There is no examination in this course.

  7. Examination period when Deferred/Supplementary examinations will be held:
    As there are no examinations in this course, there will be no deferred or supplementary

  8. University Student Policies:
    Students should read the USQ policies: Definitions, Assessment and Student Academic Misconduct to avoid actions which might contravene University policies and practices. These policies can be found at

Assessment notes

  1. The due date for an assignment is the date by which a student must despatch the assignment to the USQ. The onus is on the student to provide proof of the despatch date, if requested by the Examiner.

  2. Students must retain a copy of each item submitted for assessment. This must be despatched to USQ within 24 hours if required by the Examiner.

  3. In accordance with University Policy, the Examiner may grant an extension of the due date of an assignment in extenuating circumstances.

  4. If electronic submission of assessments is specified for the course, students will be notified of this in the course Introductory Book and on the USQ Study Desk. All required electronic submission must be made through the Assignment Drop Box located on the USQ Study Desk for the course, unless directed otherwise by the examiner of the course. The due date for an electronically submitted assessment is the date by which a student must electronically submit the assignment. The assignment files must be submitted by 11.55pm on the due date using USQ time (as displayed on the clock on the course home page; that is, Australian Eastern Standard Time).

  5. If the method of assessment submission is by written, typed or printed paper-based media students should (i) submit to the Faculty Office for students enrolled in the course in the on-campus mode, or (ii) mail to the USQ for students enrolled in the course in the external mode. The due date for the assessment is the date by which a student must (i) submit the assessment for students enrolled in the on-campus mode, or (ii) mail the assessment for students enrolled in the external mode.

  6. The Faculty will NOT normally accept submission of assessments by facsimile or email.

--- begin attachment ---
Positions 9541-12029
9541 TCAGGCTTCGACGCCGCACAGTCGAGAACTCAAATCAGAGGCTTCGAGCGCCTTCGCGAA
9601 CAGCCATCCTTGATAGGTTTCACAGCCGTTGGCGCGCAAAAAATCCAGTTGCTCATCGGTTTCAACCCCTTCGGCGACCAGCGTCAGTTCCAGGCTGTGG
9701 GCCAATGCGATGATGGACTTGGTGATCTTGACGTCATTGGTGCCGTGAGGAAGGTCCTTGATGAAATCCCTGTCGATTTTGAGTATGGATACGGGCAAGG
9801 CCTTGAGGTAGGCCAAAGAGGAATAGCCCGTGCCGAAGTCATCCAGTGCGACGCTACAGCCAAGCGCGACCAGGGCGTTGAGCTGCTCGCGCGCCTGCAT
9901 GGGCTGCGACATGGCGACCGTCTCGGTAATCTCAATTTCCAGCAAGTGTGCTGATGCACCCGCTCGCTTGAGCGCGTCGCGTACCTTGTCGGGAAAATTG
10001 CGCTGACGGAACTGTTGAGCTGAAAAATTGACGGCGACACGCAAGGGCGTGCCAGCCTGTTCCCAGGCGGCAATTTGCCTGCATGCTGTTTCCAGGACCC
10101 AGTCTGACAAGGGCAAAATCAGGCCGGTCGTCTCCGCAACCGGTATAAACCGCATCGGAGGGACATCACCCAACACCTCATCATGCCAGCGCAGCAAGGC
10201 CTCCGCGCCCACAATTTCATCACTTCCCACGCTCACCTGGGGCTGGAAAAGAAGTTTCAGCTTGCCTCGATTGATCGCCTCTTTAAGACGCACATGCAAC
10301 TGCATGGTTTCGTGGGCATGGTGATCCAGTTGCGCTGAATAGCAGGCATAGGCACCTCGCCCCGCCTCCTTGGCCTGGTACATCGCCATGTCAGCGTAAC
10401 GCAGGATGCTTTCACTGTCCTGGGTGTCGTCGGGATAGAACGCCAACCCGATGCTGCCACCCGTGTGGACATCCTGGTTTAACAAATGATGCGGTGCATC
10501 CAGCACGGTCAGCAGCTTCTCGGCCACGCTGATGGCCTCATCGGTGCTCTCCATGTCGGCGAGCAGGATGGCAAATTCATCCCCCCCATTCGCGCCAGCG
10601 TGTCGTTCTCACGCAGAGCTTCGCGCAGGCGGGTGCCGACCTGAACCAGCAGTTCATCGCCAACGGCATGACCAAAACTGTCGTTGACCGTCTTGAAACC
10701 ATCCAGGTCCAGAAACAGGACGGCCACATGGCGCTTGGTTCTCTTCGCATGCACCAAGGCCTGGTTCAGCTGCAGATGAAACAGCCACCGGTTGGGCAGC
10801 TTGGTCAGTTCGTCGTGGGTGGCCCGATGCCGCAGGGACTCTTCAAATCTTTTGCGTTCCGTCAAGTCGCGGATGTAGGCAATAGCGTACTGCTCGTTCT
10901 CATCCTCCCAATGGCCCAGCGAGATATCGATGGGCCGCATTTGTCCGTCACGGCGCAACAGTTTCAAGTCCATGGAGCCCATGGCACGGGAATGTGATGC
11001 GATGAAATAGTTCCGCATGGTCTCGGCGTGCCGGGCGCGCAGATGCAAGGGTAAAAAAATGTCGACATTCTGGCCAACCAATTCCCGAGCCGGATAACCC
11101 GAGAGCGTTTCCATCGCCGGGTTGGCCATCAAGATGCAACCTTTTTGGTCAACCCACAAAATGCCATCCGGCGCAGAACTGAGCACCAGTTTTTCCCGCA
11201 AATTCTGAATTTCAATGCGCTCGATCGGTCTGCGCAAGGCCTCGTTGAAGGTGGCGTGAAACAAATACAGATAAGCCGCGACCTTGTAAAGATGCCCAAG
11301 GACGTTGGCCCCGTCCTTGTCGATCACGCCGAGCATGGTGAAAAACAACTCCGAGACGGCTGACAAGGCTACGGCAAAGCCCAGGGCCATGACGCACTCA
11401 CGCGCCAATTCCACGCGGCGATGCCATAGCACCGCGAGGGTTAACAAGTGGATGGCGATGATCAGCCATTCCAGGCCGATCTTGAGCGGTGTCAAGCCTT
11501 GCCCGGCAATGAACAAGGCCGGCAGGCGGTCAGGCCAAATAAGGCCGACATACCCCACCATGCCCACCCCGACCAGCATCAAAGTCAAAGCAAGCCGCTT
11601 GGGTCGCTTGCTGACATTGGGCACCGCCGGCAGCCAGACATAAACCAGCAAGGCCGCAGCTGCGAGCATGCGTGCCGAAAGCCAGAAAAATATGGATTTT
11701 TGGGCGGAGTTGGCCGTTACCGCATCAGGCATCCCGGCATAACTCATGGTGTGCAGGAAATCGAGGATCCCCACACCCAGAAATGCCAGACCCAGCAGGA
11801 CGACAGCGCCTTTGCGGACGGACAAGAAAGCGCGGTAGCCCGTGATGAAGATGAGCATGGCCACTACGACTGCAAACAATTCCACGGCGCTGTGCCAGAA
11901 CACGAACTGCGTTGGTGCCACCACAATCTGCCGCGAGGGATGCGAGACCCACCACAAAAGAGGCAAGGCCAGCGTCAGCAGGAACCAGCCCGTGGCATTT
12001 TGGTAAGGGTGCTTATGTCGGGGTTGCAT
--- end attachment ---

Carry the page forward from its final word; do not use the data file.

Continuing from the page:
7. Students who do not have regular access to postal services for the submission of paper-based assessments, or regular access to Internet services for electronic submission, or are otherwise disadvantaged by these regulations may be given special consideration. They should contact the examiner of the course to negotiate such special arrangements prior to the submission date.

  8. Students who have undertaken all of the required assessments in a course but who have failed to meet some of the specified objectives of a course within the normally prescribed time may be awarded one of the temporary grades: IM (Incomplete - Make up), IS (Incomplete - Supplementary Examination) or ISM (Incomplete -Supplementary Examination and Make up). A temporary grade will only be awarded when, in the opinion of the examiner, a student will be able to achieve the remaining objectives of the course after a period of non directed personal study.

  9. Students who, for medical, family/personal, or employment-related reasons, are unable to complete an assignment or to sit for an examination at the scheduled time may apply to defer an assessment in a course. Such a request must be accompanied by appropriate supporting documentation. One of the following temporary grades may be awarded IDS (Incomplete - Deferred Examination; IDM (Incomplete Deferred Make-up); IDB (Incomplete - Both Deferred Examination and Deferred Make-up).

  10. Students may be assigned an "Incomplete" grade to signify that all the requirements of the course have not yet been met. Students who are graded "I" can pass the course by successfully completing such additional work as prescribed by the examiner by a given date. Students who have been awarded an IM, ISM, IDM or IDB grade must access information regarding further work to be completed, in the Student Centre of U Connect. The Grades Page in the Student Centre contains information about further work to be completed. Students who have not completed the additional work to the satisfaction of the examiner by the given date will receive the appropriate Failing grade.

Other requirements

  1. Students can expect that questions in assessment items in this course may draw upon knowledge and skills that they can reasonably be expected to have acquired before enrolling in the course. This includes knowledge contained in pre-requisite courses and appropriate communication, information literacy, analytical, critical thinking, problem solving or numeracy skills. Students who do not possess such knowledge and skills should not expect to achieve the same grades as those students who do possess them

  2. In view of the Objectives and the development of skills that they entail, students are strongly advised to attend all classes. Failure to do so may result in an eventual Fail grade as it may prove impossible to complete the assessment tasks central to this course. Depending upon the reasons for inadequate performance of assessment tasks, additional make-up work may be set if students are able to substantiate frequent absences or absences of more than two consecutive classes via a medical certificate.